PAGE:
al. The Australian incident monitoring study: an analysis of 2000 incident
reports. Anaesth Intensive Care 1993;21:520-8.
11 Bhasale AL, Miller GC, Reid SE, Britt HC. Analysing potential harm in
Australian general practice: an incident-monitoring study. Med J Aust
12 Beckmann U, West LF, Groombridge GJ, Baldwin I, Hart GK, Clayton
DG, et al. The Australian incident monitoring study in intensive care:
AIMS-ICU. The development and evaluation of an incident reporting
system in intensive care. Anaesth Intensive Care 1996;24:314-9.
13 Orkin FK, Cohen MM, Duncan PG. The quest for meaningful outcomes
[editorial]. Anesthesiology 1993;78:417-22.
14 Petty C. The anesthesia machine. New York: Churchill Livingstone, 1987.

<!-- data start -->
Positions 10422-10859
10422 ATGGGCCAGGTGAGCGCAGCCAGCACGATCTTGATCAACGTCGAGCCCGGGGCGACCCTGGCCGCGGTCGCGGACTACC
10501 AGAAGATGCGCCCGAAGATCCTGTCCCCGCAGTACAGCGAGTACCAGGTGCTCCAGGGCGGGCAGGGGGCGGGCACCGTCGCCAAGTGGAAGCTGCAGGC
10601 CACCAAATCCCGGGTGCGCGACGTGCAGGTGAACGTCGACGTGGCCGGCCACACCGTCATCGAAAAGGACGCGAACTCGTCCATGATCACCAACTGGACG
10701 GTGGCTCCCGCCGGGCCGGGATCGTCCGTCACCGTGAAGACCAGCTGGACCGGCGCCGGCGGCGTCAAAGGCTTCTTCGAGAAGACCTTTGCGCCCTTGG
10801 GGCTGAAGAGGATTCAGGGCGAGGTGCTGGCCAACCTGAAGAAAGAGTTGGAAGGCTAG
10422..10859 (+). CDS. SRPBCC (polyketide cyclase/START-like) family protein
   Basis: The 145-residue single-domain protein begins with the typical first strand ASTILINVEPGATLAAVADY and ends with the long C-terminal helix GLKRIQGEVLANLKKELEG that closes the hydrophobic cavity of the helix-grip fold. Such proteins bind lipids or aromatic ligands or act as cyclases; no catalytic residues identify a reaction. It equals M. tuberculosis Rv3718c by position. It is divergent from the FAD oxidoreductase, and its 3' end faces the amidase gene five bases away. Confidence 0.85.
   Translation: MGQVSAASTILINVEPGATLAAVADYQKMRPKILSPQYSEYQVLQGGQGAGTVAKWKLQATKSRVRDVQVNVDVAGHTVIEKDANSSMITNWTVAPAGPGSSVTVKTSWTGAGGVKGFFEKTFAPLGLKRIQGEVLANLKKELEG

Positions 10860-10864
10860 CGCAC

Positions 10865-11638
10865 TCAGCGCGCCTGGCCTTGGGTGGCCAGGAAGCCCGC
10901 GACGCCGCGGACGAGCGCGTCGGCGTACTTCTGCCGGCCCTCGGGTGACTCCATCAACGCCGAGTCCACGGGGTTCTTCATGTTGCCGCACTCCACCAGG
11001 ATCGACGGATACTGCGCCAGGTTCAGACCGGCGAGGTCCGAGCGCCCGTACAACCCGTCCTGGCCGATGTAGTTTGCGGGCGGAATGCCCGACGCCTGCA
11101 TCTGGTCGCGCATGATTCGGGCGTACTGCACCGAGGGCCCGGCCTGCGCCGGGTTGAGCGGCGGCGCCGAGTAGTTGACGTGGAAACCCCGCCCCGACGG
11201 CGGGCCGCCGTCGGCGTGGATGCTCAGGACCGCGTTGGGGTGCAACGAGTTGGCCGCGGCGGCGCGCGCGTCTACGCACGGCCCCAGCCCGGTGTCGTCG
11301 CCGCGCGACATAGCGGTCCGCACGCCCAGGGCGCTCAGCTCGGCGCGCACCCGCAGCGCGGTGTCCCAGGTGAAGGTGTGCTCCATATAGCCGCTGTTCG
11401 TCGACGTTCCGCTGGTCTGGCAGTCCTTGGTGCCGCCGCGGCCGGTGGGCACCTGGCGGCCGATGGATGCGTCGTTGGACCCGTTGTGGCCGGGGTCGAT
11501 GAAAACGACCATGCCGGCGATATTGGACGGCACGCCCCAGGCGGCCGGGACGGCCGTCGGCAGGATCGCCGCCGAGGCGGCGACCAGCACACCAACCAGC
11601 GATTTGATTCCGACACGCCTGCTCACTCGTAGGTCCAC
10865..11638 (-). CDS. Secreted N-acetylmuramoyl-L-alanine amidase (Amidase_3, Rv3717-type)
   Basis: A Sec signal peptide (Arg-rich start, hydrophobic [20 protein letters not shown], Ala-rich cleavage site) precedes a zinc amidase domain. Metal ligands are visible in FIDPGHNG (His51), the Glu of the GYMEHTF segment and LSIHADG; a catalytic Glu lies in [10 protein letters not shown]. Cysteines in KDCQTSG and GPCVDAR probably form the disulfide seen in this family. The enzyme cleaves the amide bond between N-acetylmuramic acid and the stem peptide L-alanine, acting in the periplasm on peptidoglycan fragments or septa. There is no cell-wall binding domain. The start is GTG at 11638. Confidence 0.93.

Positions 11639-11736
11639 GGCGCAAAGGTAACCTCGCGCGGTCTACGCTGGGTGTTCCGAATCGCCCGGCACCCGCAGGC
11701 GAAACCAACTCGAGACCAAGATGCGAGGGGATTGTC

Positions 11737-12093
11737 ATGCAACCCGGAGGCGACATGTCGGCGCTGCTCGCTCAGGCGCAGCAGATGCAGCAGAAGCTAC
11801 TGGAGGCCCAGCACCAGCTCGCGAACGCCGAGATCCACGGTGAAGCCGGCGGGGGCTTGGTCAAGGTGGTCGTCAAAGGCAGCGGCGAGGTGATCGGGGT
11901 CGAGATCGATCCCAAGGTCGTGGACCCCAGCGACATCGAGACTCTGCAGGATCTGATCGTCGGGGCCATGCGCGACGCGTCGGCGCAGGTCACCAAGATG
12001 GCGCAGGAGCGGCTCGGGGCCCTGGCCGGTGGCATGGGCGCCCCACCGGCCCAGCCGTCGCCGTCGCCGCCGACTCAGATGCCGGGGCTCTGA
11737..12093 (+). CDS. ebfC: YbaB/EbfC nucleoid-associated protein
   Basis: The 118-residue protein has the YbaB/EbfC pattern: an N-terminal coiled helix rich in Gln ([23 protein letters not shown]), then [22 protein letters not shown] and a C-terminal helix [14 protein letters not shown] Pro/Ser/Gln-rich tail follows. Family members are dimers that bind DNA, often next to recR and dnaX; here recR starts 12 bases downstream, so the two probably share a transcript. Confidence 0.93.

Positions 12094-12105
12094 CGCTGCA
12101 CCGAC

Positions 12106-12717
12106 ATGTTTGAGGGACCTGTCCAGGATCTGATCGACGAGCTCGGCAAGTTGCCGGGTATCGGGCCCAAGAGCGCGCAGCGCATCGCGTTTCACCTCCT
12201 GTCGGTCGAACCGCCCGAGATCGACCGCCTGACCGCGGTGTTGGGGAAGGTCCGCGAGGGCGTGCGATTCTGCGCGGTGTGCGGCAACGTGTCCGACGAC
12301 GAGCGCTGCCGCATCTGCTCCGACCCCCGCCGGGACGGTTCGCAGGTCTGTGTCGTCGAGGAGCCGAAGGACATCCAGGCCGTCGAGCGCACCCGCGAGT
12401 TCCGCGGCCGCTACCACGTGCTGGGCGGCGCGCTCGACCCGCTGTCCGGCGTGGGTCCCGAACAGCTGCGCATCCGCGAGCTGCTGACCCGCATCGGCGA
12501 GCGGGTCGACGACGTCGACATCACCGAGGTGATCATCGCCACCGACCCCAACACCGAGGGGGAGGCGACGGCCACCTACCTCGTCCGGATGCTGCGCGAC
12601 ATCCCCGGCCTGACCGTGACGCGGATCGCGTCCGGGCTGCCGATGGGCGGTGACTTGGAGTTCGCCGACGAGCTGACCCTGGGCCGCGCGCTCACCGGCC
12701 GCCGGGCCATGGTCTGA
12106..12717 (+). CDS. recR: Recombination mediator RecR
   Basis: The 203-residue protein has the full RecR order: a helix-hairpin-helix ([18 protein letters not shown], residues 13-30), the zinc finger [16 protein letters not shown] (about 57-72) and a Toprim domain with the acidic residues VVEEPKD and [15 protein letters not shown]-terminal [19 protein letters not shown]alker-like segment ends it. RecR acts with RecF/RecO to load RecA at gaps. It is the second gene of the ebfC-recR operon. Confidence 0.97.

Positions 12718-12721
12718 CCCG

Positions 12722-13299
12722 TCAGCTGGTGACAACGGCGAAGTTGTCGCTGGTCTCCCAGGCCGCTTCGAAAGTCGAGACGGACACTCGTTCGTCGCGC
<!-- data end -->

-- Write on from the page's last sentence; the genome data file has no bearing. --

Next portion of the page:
15 Arens J. Practice parameters: some new, others under development or
revision. ASA Newsletter 1999;63:26-8.
16 Eichhorn JH, Cooper JB, Cullen DJ, Maier WR, Philip JH, Seeman RG.
Standards for patient monitoring during anesthesia at Harvard Medical
School. JAMA 1986;256:1017-20.
17 Drui A, Behm R, Martin W. Predesign investigation of the anesthesia
operational environment. Anesth Analg 1973;52:584-91.
18 Weinger M, Herndon B, Gaba D. The effect of electronic record keeping
and transesophageal echocardiography on task distribution, workload,
and vigilance during cardiac anesthesia. Anesthesiology 1997;87:144-55.
19 Xiao Y, Milgram P, Doyle D. Incident evolution and task demands: an
analysis and a field study of “going sour” incidents [abstract]. Proceedings